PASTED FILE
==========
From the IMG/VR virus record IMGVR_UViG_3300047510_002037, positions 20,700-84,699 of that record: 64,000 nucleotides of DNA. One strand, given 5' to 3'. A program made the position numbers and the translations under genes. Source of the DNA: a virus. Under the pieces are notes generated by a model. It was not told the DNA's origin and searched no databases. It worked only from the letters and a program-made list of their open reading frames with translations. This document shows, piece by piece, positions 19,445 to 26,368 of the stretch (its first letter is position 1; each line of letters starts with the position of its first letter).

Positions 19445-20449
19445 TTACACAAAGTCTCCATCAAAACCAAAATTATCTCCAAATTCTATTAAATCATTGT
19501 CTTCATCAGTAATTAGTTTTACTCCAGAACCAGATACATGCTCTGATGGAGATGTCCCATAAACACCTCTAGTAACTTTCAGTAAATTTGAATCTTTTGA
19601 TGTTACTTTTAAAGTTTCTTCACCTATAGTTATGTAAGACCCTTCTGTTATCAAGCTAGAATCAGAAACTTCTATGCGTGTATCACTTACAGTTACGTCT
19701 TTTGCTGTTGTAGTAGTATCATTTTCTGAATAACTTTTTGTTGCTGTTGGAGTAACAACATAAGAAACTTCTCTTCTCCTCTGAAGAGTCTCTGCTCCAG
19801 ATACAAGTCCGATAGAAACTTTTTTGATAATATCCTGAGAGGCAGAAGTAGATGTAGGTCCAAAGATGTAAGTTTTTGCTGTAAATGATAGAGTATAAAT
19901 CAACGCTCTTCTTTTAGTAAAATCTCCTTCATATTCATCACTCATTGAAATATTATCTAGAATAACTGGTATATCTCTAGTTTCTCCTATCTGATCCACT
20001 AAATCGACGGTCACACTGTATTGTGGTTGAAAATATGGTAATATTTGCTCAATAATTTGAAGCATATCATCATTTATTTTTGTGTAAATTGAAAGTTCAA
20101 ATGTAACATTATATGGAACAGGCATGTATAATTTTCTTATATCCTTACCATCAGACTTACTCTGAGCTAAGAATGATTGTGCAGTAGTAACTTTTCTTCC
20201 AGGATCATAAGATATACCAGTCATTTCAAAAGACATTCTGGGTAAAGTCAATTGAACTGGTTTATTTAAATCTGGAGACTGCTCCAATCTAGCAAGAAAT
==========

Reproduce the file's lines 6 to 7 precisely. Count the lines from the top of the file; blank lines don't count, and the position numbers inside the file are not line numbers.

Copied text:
19701 TTTGCTGTTGTAGTAGTATCATTTTCTGAATAACTTTTTGTTGCTGTTGGAGTAACAACATAAGAAACTTCTCTTCTCCTCTGAAGAGTCTCTGCTCCAG
19801 ATACAAGTCCGATAGAAACTTTTTTGATAATATCCTGAGAGGCAGAAGTAGATGTAGGTCCAAAGATGTAAGTTTTTGCTGTAAATGATAGAGTATAAAT